Problem: The shoot apical meristem is a network of cells located at the top of plants responsiblefor all above ground plant growth. Since most of what humans eat, such as grains and fruits, is derived from the shoot, biologists around the world investigate the regulatory mechanisms that drive a healthy growth of the meristem and the crops that depend on it. Computer simulations done on phantom models with idealized cell shapes, sizes, and connectivity have recently shown how transport of proteins and hormones responsible for growth in the shoot can be modeled to generate patterns observed in the wet lab. It is desirable, however, to move to more realistic models derived directly from real data. This type of modeling requires the segmentation of hundreds of cells in 3D confocal microscopy images, for posterior cell lineage tracking using time-lapse imaging. Fully automatic segmentation leads to errors that may be propagated to cell lineage tracking if not fixed. Hence, user-assisted object segmentation must be performed to ensure high accuracy, which calls for robust methods that minimize the required amount of user intervention to prevent mistakes caused by weariness and carelessness Proposal: This postdoctoral research project aims to investigate solutions that integrate in an effective and efficient way automatic image segmentation and interactive correction. In this context, we argue that the appearance of the cells in the images calls for methods that attempt to segment them automatically, providing at the same time a set of suitable seed voxels that can be interactively edited for greater effectiveness. We thus propose to develop interactive and automatic techniques derived from the Image Foresting Transform (IFT) framework to this end, a tool for the design of image processing operators based on optimum connectivity. To further reduce user effort and increase robustness of the result, we shall implement our techniques in an on-line collaborative segmentation platform developed at the California Institute of Technology (Caltech). The users will segment smaller portions of the image, which will then be merged through consensus analysis to obtain the final result. Justification and expected results: The project will be developed at Caltech, under the supervision of Prof. Dr. Elliot Meyerowitz and Dr. Alexandre Cunha, thereby increasing the candidate's international experience and our group's international cooperation network. They are interested in long-term collaboration and have great expertise on the subject, while possessing hundreds of images that can be mined for producing the aforementioned models. We expect that the on-line application will be useful for plant biologists worldwide, and that it may be extended to domains such as medical image segmentation, following the principle of integration between automatic and interactive techniques.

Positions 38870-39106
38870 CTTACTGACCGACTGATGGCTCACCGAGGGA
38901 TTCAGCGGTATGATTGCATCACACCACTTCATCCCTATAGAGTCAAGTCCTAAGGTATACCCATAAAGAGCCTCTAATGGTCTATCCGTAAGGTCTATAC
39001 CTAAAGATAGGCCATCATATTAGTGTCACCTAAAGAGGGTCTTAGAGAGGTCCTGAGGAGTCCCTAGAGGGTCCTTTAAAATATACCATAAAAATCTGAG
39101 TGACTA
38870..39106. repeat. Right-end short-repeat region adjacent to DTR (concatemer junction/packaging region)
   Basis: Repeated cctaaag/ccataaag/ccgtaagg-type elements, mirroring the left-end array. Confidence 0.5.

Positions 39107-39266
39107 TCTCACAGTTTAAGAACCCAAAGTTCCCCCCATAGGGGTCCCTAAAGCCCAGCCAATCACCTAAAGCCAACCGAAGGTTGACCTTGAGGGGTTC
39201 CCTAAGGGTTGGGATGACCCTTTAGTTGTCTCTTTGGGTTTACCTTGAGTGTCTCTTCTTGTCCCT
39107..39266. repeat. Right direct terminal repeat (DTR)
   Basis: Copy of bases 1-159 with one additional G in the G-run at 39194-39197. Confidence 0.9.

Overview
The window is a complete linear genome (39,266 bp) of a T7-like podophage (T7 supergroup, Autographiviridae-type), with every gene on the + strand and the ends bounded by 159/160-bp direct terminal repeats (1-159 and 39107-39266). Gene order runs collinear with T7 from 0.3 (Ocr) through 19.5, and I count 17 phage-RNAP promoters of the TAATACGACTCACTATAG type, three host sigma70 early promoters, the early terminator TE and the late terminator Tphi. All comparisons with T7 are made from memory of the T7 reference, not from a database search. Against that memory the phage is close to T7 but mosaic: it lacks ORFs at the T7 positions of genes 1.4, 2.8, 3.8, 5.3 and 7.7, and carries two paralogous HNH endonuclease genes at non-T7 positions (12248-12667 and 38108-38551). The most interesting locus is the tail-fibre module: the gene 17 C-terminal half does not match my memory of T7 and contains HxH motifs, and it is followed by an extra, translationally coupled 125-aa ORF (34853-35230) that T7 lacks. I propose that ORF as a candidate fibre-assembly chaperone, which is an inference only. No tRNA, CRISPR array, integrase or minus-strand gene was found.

News published in Agência FAPESP Newsletter about the scholarship: